While the very concept of a constraint that enables may feel like a contradiction, creating the right type of constraint can be very powerful.
“What is important is seldom urgent and what is urgent is seldom important.”Dwight D. Eisenhower
Time and time again I’ve seen clients put off the important work in favour of the urgent.
Important work includes committing time, energy and resources into the areas that will generate the biggest returns over the long term, so logically we should always do the important work first. However, for many reasons, we as humans tend to focus on the urgent.
So, enter the idea of an enabling constraint. While the very concept of a constraint that enables may feel like a contradiction, creating the right type of constraint can be very powerful.
For brevity, consider a deadline an enabling constraint. Last week I wrote “The Window for Change is Closing“, highlighting my view that businesses who seek to make radical change coming out of this phase of the pandemic need to act soon, noting: “you will likely know what to do, but won’t do it quickly as there will be so many other things to focus on as you emerge from lockdown“.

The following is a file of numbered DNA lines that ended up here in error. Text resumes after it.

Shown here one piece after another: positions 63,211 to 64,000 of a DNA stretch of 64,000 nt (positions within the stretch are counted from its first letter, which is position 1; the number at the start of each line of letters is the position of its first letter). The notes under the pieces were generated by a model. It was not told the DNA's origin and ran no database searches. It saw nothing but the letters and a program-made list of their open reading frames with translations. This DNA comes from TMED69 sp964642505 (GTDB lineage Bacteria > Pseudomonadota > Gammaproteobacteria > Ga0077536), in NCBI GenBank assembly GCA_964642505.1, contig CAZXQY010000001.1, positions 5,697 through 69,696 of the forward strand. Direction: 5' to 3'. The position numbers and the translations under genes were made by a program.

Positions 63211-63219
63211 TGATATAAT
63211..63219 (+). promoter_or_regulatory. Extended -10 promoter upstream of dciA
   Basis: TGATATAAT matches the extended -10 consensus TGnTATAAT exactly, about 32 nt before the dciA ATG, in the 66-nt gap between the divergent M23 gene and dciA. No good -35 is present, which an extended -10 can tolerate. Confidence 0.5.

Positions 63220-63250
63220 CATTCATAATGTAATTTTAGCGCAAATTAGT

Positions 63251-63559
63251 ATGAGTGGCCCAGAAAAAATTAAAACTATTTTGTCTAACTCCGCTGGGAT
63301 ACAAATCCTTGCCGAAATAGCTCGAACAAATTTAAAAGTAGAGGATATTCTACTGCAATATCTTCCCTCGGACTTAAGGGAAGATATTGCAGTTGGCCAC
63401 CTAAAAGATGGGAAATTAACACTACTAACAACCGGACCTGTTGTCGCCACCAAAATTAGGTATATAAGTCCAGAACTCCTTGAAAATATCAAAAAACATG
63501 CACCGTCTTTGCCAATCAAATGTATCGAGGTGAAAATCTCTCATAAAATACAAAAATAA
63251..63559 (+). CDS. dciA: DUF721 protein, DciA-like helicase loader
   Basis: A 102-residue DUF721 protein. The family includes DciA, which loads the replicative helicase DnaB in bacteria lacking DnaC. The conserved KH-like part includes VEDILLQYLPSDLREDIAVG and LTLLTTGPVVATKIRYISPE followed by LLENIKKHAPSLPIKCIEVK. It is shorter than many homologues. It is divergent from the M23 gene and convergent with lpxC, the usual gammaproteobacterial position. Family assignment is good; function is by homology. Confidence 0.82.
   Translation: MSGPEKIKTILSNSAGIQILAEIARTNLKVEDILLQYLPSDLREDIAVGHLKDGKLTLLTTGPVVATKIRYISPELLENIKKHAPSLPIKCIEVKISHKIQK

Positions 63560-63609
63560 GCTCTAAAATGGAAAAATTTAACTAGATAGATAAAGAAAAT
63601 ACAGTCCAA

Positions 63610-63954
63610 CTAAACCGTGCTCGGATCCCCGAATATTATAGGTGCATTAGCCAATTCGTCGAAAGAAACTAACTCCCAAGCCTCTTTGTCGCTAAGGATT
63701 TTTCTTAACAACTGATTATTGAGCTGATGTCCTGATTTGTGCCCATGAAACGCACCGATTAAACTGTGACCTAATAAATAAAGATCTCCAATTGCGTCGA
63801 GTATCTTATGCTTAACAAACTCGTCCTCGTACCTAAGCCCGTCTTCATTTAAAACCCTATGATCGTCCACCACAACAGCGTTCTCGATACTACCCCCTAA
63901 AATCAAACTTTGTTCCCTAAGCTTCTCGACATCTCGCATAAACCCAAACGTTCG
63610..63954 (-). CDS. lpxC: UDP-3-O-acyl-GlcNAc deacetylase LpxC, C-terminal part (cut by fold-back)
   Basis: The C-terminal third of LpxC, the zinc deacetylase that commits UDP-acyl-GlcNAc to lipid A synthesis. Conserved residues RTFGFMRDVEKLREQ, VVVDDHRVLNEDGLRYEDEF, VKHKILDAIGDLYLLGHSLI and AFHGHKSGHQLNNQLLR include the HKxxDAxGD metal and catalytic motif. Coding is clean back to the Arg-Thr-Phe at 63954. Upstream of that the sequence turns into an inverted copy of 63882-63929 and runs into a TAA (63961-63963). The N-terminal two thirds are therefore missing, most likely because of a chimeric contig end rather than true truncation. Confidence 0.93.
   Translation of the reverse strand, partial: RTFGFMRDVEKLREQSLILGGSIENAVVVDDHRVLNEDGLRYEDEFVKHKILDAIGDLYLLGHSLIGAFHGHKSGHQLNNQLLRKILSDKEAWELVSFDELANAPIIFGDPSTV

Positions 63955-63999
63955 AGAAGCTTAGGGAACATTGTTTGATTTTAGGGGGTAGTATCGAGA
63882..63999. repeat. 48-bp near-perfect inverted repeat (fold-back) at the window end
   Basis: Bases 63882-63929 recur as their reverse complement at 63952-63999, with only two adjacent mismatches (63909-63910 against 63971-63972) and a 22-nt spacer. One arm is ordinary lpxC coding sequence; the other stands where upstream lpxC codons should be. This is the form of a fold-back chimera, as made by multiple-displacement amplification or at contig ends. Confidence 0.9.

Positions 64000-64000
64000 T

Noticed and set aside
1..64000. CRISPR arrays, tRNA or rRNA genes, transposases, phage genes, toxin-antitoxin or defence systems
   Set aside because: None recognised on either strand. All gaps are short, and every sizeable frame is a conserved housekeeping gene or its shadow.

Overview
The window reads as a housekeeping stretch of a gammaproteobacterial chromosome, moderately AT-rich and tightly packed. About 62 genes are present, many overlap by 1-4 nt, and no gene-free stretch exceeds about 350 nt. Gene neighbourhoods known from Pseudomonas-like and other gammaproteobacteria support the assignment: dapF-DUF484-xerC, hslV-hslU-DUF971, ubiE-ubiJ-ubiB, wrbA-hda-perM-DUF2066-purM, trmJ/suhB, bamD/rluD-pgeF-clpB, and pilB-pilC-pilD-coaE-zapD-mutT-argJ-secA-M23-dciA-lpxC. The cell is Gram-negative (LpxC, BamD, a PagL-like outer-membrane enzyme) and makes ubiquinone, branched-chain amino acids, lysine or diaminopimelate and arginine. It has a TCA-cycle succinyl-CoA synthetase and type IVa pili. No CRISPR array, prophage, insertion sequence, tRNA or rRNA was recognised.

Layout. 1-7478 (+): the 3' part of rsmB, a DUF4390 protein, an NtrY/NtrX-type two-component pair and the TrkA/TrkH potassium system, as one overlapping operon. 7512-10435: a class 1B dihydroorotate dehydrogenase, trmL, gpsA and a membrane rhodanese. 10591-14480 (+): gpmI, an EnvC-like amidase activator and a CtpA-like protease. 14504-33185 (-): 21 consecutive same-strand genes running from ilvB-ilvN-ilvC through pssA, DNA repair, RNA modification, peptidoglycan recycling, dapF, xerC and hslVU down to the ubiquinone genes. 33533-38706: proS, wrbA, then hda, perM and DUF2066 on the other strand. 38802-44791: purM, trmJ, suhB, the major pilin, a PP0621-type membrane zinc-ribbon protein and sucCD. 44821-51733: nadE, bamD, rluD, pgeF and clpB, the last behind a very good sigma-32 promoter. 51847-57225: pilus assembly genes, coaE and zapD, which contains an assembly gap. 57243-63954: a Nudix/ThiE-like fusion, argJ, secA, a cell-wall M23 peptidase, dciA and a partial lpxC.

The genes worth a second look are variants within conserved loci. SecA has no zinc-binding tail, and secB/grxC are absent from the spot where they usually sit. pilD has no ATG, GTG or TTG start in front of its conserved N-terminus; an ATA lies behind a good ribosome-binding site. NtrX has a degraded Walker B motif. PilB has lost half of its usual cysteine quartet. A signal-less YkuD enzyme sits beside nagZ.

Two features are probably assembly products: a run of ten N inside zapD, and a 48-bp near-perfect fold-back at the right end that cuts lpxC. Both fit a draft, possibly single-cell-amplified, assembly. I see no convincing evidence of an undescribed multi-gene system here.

I then went on to suggest you set a deadline. Be ready to act by that deadline then give yourself and your business permission to act fast once you have agreed your strategy and created your plan. However, also agree upfront that if you are not ready by that deadline you let that idea go, no matter how good it is.
A deadline is one form of Enabling Constraint that can help you focus on what is truly Important, not just on the Urgent. What Enabling Constraint might you use?
Oh, and who will hold you accountable? (PS hiring the right business coach or sounding board can be valuable in this!)
Also published on Medium.